The National Transportation Safety Board Tuesday deeply criticized Tesla’s lack of system safeguards in a deadly 2018 Autopilot accident in California and called U.S. regulators’ approach in managing the driver assistance systems “misguided.”
NTSB board members questioned Tesla’s design of its semi-automated driving assistance system. They condemned the National Highway Traffic Safety Administration (NHTSA) for a “hands-off approach” to regulating the more and more popular methods.
The board faulted Apple and other smartphone manufacturers for refusing to disable devices when customers are driving. It called on the U.S. Occupational Safety and Health Administration(OSHA) to employ its authority to take action “in opposition to “employers who fail to address the dangers of distracted driving.”
The board’s criticism posed a direct challenge to the auto sector’s efforts to profit from partially automated automobiles and the smartphone business’s search to keep user eyes on their devices.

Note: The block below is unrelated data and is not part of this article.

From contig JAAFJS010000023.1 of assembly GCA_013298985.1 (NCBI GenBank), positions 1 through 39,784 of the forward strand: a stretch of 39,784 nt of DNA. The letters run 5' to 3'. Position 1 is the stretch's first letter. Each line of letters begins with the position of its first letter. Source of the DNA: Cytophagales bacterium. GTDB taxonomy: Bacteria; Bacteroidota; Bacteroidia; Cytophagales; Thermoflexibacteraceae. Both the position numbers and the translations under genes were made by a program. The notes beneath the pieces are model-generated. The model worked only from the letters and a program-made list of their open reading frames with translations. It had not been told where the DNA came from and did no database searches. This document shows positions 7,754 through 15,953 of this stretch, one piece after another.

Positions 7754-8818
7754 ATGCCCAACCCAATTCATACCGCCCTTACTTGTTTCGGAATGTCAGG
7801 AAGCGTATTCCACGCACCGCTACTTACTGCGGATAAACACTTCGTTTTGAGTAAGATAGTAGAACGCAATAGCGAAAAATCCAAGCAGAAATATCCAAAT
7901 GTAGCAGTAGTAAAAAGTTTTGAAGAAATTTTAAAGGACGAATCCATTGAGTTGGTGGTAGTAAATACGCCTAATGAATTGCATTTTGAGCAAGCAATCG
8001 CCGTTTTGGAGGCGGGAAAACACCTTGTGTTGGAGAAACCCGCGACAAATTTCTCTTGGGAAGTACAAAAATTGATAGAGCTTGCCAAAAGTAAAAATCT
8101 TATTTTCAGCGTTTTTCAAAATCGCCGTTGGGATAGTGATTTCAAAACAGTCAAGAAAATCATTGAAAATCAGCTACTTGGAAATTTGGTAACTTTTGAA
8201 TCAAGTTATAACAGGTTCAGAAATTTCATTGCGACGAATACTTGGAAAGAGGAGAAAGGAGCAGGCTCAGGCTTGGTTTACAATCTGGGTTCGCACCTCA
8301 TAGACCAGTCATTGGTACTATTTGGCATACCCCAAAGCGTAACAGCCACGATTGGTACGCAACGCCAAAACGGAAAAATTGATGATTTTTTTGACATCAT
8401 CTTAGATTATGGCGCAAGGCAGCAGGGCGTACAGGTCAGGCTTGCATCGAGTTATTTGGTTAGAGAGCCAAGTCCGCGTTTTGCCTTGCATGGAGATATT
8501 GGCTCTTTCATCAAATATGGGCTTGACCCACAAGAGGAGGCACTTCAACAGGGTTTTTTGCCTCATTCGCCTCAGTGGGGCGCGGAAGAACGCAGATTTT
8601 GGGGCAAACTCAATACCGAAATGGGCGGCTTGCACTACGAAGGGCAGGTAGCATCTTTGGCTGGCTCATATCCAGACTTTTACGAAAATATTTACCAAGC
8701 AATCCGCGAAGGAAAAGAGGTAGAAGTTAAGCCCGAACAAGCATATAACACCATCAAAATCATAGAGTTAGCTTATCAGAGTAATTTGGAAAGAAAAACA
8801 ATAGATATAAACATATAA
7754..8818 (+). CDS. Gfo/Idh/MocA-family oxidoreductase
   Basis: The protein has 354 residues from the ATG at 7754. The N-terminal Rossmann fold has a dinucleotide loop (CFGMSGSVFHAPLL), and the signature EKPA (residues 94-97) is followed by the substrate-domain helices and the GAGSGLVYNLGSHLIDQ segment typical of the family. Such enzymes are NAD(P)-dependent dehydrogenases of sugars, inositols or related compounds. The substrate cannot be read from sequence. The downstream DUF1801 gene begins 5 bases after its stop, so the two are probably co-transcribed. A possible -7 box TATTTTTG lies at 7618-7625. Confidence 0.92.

The NTSB can make suggestions, while NHTSA oversees U.S. autos. NHTSA has sent crews to investigate 14 Tesla crashes in which Autopilot is suspected of being in use; however, taken no action against the corporation.
Concerns have grown about systems that may perform driving duties for extended routes with little or no human touch; however, it can not fully replace human drivers.
Walter Huang, an Apple software engineer, was driving his Tesla Model X in 2018 in Autopilot mode at about 70 miles per hour when it hit a safety barrier. The NTSB stated Huang had been using his phone, and recovered logs showed a word–building game was active.
NHTSA stated it’ll carefully evaluate the NTSB’s recommendations.